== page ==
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Appeals Court Backs FCC on City Cable Franchise Rules

Jun 27, 2008  •  Post A Comment

A Cincinnati appellate court panel gave the Federal Communications Commission a big win by rejecting cities’ and states’ contention that the agency overstepped its authority by limiting what they can demand in return for new cable franchises.
A divided FCC in March 2007 approved a rule that required cities to act on new cable franchise requests within 90 days. The order also limited what cities could seek in payment and benefits from cable companies in return for the approval.
Some cities had demanded new providers set timetables to build out to all areas; others had demanded the new providers provide community services and others had demanded franchise fees on revenues from non-cable services provided by the cable companies.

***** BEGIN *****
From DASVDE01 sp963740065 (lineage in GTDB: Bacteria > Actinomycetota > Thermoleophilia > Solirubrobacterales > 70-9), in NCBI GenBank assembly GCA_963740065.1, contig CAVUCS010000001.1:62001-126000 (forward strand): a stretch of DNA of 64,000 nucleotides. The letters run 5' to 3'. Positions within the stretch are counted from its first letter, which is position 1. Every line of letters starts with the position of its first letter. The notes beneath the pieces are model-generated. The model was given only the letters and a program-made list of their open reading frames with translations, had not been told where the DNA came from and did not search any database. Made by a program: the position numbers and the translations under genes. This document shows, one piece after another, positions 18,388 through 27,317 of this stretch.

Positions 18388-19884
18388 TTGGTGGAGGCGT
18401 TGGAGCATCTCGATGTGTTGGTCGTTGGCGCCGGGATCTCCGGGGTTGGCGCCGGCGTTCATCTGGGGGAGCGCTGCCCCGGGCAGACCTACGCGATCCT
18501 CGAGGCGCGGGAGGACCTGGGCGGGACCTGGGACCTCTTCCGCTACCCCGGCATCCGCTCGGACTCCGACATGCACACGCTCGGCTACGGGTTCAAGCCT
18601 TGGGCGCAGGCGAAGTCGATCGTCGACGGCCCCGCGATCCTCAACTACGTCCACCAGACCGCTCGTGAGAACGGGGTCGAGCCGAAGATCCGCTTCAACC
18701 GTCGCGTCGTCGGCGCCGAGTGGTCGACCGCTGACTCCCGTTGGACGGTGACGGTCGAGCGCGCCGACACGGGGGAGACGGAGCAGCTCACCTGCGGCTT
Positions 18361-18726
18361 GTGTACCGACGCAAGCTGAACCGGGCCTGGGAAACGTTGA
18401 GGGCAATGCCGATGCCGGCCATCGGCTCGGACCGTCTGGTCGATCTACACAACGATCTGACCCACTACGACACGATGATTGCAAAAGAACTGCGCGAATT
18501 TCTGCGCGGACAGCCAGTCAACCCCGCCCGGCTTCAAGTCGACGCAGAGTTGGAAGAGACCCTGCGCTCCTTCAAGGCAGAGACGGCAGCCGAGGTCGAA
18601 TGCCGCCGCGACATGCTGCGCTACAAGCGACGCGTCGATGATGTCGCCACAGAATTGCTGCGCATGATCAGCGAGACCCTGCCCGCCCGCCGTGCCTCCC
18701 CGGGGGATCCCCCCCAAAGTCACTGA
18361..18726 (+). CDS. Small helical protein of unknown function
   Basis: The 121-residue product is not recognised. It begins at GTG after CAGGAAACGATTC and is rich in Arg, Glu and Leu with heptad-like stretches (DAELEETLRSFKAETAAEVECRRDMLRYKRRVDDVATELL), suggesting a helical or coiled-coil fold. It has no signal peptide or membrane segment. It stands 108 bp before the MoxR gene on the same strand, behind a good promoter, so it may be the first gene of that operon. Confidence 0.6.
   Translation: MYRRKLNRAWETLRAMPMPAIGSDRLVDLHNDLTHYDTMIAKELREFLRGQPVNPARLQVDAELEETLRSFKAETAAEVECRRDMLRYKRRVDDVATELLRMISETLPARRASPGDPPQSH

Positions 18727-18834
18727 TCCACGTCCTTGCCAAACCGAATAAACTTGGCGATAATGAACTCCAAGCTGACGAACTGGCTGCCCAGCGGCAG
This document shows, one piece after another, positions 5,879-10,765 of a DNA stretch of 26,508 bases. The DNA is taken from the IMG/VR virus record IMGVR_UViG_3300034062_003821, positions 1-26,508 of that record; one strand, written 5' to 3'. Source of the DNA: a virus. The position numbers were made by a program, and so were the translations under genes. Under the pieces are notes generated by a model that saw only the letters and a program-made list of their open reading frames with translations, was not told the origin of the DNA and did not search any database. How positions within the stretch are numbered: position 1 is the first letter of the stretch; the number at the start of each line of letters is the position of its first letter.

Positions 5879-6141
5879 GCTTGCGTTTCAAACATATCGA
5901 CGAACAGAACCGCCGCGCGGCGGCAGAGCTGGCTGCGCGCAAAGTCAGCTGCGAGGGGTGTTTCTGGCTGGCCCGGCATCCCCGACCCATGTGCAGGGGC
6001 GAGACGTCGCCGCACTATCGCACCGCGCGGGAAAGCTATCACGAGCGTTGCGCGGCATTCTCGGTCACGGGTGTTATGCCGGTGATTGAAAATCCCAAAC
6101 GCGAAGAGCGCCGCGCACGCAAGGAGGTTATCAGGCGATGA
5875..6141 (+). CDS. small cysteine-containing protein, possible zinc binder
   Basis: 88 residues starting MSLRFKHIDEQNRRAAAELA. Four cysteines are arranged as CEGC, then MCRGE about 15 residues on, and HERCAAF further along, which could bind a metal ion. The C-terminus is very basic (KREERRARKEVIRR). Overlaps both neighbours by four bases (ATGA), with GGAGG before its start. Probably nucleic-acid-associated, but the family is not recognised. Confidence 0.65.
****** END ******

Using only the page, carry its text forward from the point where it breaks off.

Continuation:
The FCC has said the moves would speed cable competition, but cities and the state of Hawaii subsequently sued, contending the FCC had no authority over what they can do.
Today a three-judge panel of the 6th Circuit Court of Appeals sided with the FCC, saying the FCC order was “reasonable.”
FCC Chairman Kevin J. Martin praised the ruling and said he was hopeful cable competition would be helped.

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